The information board at the big barn told of an orphaned moose calf that Al Huble brought home and bottle fed. It became a family pet and would pull the children in a sleigh. The story was told as well that it would open the door and walk through the parlour.
The ‘summer kitchen’ was used all year round and was located in the cabin that Al Huble built when his wife and her daughter arrived. When the new house was finished they dragged the cabin up to the back, built a covered walkway between the buildings and the cabin became the house kitchen.
This little flat-roofed cabin was the first building erected by the two men when they settled in the area. After they each moved into cabins on their own parts of the property the flat-roof cabin beame a workshop.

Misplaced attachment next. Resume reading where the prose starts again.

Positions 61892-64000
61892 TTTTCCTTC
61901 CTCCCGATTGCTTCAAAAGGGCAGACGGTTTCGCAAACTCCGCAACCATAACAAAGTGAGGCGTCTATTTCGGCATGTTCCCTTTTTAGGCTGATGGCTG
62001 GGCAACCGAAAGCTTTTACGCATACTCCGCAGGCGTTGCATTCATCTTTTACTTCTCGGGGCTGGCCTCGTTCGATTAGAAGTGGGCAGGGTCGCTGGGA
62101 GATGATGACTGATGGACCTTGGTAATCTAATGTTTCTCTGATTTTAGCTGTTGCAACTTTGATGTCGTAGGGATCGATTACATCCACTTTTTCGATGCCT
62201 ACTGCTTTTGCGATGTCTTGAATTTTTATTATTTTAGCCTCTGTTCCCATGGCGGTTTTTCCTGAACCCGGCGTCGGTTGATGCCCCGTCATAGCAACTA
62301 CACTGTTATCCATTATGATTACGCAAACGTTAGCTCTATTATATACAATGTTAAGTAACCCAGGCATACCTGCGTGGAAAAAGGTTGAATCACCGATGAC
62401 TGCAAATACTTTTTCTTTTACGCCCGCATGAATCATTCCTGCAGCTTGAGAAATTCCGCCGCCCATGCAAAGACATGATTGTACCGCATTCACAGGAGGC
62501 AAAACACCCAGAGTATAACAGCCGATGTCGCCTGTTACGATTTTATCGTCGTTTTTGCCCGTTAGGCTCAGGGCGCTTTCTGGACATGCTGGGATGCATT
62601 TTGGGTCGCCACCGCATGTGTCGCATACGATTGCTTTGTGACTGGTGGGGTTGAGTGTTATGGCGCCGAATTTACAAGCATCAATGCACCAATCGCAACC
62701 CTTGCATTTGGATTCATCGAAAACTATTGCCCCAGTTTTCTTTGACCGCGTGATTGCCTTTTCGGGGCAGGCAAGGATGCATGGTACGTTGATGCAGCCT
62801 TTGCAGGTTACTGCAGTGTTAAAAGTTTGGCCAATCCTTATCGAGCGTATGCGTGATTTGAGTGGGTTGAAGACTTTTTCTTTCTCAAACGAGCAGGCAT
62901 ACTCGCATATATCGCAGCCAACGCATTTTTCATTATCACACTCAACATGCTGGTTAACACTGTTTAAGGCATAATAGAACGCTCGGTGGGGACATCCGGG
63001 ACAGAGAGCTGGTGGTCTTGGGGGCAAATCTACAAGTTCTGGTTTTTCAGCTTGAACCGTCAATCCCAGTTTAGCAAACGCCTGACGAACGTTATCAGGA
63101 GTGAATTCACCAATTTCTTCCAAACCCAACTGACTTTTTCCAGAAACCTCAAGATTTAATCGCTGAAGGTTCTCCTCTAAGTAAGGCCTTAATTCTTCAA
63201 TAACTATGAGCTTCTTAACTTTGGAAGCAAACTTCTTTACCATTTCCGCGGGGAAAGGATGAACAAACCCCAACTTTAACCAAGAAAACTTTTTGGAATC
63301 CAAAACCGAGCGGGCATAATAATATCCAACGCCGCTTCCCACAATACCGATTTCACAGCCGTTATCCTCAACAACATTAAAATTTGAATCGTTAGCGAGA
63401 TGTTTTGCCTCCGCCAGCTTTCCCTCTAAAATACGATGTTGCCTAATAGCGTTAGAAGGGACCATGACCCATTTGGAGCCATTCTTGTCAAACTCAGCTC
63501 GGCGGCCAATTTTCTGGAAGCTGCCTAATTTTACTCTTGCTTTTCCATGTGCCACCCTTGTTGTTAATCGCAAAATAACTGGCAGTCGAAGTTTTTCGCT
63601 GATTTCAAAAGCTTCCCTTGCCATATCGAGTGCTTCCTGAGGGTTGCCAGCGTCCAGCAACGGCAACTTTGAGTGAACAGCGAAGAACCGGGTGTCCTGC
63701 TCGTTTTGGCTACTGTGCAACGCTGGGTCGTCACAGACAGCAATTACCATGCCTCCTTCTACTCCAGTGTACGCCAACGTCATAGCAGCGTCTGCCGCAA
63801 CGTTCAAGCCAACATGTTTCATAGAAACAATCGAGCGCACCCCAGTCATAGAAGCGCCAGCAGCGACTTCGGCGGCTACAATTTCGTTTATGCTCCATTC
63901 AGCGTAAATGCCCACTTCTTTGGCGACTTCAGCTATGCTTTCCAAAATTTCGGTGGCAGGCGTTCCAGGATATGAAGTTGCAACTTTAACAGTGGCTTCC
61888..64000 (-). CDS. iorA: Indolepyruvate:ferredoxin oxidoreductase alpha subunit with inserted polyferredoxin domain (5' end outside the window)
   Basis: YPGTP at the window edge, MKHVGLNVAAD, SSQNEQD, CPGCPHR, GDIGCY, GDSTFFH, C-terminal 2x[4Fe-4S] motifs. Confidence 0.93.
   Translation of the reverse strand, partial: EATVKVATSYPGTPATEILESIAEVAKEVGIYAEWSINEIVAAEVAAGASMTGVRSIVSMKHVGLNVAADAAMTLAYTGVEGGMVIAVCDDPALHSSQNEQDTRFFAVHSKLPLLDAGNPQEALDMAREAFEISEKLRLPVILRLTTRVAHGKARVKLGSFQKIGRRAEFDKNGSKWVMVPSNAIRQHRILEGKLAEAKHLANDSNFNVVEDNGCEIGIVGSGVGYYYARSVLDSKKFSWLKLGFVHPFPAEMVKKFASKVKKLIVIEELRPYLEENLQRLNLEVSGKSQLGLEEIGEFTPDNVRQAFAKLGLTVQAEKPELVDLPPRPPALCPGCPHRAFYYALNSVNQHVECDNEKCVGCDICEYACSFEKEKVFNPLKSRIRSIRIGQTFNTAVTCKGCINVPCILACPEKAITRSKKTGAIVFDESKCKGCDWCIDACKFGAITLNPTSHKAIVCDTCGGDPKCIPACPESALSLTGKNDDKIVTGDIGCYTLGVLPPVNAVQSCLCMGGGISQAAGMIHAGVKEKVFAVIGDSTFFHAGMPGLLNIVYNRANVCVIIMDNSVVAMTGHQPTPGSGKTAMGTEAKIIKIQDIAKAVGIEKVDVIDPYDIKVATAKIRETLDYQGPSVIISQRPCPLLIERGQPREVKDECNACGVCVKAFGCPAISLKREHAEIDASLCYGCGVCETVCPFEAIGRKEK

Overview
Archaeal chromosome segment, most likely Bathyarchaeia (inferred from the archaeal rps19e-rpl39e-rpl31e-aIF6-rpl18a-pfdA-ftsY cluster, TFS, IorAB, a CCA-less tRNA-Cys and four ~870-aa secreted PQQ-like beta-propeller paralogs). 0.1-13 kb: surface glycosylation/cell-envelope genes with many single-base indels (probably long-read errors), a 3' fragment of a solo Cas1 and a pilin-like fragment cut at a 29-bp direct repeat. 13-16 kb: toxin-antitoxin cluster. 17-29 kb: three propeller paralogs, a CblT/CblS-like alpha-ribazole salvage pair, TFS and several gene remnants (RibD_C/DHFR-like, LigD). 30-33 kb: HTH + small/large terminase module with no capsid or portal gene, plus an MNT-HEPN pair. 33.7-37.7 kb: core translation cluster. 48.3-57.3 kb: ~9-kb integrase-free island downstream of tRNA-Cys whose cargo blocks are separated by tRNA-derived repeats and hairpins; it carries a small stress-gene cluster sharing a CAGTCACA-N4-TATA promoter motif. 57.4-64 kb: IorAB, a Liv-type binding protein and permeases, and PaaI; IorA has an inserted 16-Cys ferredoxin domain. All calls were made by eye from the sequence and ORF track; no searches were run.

The General Store carried everything that was needed by the community of 27 homesteads that were soon in the area. WWI and the age of the automobile put an end to the river traffic and the store closed in the summer of 1919.
There were two warehouses down by the river that held stock that arrived for area residents or to other settlements along the river and the Hudson’s Bay Company and also stored the furs being shipped out until the riverboat arrived.
The Fraser River at the end of the Giscome Portage and Huble Homestead.
After we left the Huble Homestead we drove up the road and took a detour to see Summit Lake.
We pulled into the entrance to Bear Lake Provincial Park to find a geocache that a previous finder had said needed a new log sheet as the old one was soaking wet. We carry supplies for cache maintenance so we decided to fix it up while were were in the area. It was now 2:30 and we were 74 kilometers from Prince George! We had lunch before heading off again and decided we better do some driving for awhile.
Pine Pass takes you through the northern end of the Rocky Mountains with Chetwynd, Dawson, Creek, and Fort St. John on the other side.
We stopped at Bijoux (French for jewel) Falls which was only 400 meters off the road and was the home of the Stellar’s Jay, British Columbia’s provincial bird.